How a hut changed air travel
Media playback is unsupported on your device
Video

Croydon Airport: 100 years of air traffic control in the UK

The number of commercial flights rapidly increased after World War One, leading the British government demanding a way of managing the skies.

The first air traffic control tower was established inside a wooden hut at Croydon Airport in south London.

It became the world's busiest airport at the time, with a dozen flights to Paris and Brussels each day.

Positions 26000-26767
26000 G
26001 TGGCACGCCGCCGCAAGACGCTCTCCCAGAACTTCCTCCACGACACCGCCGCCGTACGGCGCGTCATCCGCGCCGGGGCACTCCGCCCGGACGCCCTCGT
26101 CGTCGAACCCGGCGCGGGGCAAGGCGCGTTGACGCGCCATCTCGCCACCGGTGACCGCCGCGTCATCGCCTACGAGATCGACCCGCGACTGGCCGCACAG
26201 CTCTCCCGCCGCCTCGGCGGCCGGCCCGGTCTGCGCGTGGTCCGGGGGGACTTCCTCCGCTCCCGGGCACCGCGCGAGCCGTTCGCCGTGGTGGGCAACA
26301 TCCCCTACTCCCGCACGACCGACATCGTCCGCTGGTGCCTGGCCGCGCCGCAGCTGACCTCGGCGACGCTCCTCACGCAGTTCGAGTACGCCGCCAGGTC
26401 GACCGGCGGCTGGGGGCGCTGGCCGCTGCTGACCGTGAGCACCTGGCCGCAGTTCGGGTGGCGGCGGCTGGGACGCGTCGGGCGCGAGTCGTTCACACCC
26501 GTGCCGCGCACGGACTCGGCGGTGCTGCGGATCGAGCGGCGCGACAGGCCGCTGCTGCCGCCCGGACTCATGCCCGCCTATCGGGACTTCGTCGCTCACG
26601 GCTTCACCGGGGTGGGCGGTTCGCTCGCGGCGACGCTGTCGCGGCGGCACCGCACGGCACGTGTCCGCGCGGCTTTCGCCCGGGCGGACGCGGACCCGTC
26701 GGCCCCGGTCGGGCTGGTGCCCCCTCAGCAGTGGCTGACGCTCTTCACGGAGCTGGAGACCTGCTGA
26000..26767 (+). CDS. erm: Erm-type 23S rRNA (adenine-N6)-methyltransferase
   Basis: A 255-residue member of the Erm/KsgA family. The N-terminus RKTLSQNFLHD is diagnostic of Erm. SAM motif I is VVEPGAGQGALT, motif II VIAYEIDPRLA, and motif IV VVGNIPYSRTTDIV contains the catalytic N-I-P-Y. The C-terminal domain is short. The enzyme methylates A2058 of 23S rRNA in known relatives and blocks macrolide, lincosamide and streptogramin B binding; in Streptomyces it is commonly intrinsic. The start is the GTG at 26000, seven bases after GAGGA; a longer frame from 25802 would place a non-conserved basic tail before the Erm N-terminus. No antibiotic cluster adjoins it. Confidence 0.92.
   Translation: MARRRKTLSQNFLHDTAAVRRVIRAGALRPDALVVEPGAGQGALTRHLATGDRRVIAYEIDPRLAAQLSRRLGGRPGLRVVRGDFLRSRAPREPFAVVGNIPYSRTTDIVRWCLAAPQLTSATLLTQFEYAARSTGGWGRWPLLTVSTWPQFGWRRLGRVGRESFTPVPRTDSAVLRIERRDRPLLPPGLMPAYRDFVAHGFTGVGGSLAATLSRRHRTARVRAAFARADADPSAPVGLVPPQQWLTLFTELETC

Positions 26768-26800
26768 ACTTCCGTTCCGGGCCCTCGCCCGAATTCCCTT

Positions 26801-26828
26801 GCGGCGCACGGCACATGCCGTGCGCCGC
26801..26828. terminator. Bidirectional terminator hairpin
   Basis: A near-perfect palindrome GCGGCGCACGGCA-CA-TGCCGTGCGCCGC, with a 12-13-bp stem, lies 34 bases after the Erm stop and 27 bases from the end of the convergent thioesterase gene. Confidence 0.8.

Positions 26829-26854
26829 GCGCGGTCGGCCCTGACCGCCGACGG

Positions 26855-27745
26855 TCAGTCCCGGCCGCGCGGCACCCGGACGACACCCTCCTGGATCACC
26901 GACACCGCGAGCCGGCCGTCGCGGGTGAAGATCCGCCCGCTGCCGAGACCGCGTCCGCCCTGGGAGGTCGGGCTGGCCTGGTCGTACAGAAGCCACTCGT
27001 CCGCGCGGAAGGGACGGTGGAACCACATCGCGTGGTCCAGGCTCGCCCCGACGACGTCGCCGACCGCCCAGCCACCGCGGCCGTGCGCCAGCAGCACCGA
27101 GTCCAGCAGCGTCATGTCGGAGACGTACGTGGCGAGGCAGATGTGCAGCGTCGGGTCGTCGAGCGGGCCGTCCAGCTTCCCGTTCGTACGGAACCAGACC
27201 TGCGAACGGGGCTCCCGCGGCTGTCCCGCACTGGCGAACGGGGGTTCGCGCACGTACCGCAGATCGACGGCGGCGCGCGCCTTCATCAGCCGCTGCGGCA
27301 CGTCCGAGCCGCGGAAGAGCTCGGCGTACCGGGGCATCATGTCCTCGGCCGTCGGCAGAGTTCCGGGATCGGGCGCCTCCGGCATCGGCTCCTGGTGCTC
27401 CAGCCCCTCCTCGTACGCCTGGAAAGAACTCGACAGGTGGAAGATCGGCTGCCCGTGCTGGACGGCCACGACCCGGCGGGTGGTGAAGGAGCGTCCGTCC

Now up to 8,000 flights cross UK airspace every day, which are managed by National Air Traffic Services.

Croydon Airport closed in 1959, but air traffic control is still essential for keeping the skies safe.

  • 26 Feb 2020
Go to next video: Cardiff Airport's Lennon lessons